Partnership aims to drive forward HTMR-100 SMR in South Africa

by nuclearafrica

The reactor is the Pretoria-developed HTMR-100 which produces 100 MW of heat and 35 MW of electricity and which is derived from the South African Pebble Bed Modular Reactor (PBMR) programme, which was to have been a small-scale high-temperature reactor using graphite-coated spherical uranium oxycarbide tristructural isotropic (TRISO) fuel, with helium as the coolant, able to supply process heat as well as generating electricity. South Africa had been working on the PBMR project since 1993, however, in 2010 the government formally announced its decision no longer to invest in the project, which was then placed under ‘care and maintenance’ to protect its intellectual property and assets.

Chairman and CEO of Stratek Global, Kelvin Kemm, a former chairman of the South African Nuclear Energy Corporation, told World Nuclear News last year that thanks to the experience and legacy of the PBMR programme – which was at the start of the pilot plant stage when it was paused – the aim was to have a first HTMR-100 plant built within five years.

The new partnership follows what Stephen Edkins, head of CleanTech at tech consultancy Koya Capital, told Biznews was a period of due diligence which has convinced them of the potential of the technology and they will now work to ensure Stratek Global’s project is investor-ready, and to recommend the project to its investors, with a “strong commitment to break ground before the end of the year”.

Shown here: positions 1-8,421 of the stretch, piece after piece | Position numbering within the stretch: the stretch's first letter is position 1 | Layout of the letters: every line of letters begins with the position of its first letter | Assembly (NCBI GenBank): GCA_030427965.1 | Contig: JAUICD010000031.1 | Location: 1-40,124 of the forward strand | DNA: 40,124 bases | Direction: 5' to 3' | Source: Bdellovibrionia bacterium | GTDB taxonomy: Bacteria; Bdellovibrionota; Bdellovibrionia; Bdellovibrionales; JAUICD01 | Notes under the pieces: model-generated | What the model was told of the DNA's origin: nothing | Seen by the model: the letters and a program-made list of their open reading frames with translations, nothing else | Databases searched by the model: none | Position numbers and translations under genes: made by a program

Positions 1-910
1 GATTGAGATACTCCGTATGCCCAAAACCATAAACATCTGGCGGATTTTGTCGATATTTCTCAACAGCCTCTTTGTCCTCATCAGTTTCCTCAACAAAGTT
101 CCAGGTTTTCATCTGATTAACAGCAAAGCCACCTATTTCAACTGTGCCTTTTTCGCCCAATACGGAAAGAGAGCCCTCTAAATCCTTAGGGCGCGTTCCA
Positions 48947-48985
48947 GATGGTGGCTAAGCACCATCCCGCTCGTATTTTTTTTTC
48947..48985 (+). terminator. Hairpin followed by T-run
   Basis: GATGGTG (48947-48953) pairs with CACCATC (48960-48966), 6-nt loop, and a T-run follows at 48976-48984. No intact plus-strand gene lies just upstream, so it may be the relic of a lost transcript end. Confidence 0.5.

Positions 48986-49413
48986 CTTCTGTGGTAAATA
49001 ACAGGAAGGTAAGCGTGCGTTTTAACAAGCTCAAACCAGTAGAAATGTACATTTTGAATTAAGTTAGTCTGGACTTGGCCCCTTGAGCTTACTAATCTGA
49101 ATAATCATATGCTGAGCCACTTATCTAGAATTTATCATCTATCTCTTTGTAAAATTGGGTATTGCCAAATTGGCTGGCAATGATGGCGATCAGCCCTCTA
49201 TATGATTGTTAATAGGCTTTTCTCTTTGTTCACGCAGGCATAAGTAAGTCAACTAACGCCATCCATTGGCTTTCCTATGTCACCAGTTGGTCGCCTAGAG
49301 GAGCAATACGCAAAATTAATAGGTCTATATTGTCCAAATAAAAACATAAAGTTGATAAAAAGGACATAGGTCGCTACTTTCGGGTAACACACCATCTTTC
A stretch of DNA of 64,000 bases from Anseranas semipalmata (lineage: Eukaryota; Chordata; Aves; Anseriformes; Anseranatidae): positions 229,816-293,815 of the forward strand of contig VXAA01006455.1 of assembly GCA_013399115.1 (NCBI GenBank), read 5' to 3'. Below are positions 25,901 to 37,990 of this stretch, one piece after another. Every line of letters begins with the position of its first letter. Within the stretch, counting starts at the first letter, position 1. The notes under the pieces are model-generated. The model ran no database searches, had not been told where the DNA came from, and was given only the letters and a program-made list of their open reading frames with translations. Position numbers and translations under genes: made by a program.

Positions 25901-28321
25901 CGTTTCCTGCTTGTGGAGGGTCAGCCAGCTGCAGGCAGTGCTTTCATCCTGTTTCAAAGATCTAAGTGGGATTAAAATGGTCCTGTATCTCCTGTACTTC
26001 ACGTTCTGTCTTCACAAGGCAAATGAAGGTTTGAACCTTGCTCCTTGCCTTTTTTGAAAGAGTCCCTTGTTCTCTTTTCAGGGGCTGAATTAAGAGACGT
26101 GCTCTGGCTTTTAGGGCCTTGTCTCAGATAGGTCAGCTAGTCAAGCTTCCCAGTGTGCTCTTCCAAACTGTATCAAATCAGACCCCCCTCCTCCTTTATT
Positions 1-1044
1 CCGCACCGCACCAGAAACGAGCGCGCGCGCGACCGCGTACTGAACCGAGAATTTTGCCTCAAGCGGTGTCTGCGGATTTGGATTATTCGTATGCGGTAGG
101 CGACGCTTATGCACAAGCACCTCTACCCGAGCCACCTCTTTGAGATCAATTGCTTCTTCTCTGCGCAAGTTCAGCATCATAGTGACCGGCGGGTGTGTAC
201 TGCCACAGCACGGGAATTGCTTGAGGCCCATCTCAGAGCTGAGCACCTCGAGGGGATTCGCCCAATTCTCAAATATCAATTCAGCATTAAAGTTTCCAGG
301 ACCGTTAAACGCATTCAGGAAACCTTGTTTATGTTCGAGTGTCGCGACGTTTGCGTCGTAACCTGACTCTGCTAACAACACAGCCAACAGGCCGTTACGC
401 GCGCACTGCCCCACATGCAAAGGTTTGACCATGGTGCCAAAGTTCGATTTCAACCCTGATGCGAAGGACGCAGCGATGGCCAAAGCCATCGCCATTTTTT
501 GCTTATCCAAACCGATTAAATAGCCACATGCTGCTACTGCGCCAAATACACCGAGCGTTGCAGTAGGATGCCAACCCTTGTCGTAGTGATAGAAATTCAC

Edkins added: “This collaboration transcends mere reactor construction, it is about establishing a benchmark in clean, dependable energy for Africa and the wider world, and we are thus excited to work alongside Stratek Global in this innovative endeavour. There is a growing realisation that nuclear energy is the best way to address the substantial demand for clean base-load power in Africa and around the world.”

Stratek stresses the low cooling-water needs – which vastly increases the numbers of potential sites in Africa and elsewhere – and the reactor’s ability to power, for example, a remote mine and community without requiring long-distance power distribution network lines. Differences between the PBMR and the HTMR-100 include the gas outlet temperature being reduced from 940°C to 750°C, and, while the PBMR used a direct helium cycle through the reactor and into the turbines, the HTMR-100 instead takes the heat into a water heat exchanger or steam generator, which produces steam for conventional steam turbines or process heat. This means all the equipment downstream of the heat exchanger can be purchased off-the-shelf, reducing design time and costs.

Researched and written by World Nuclear News

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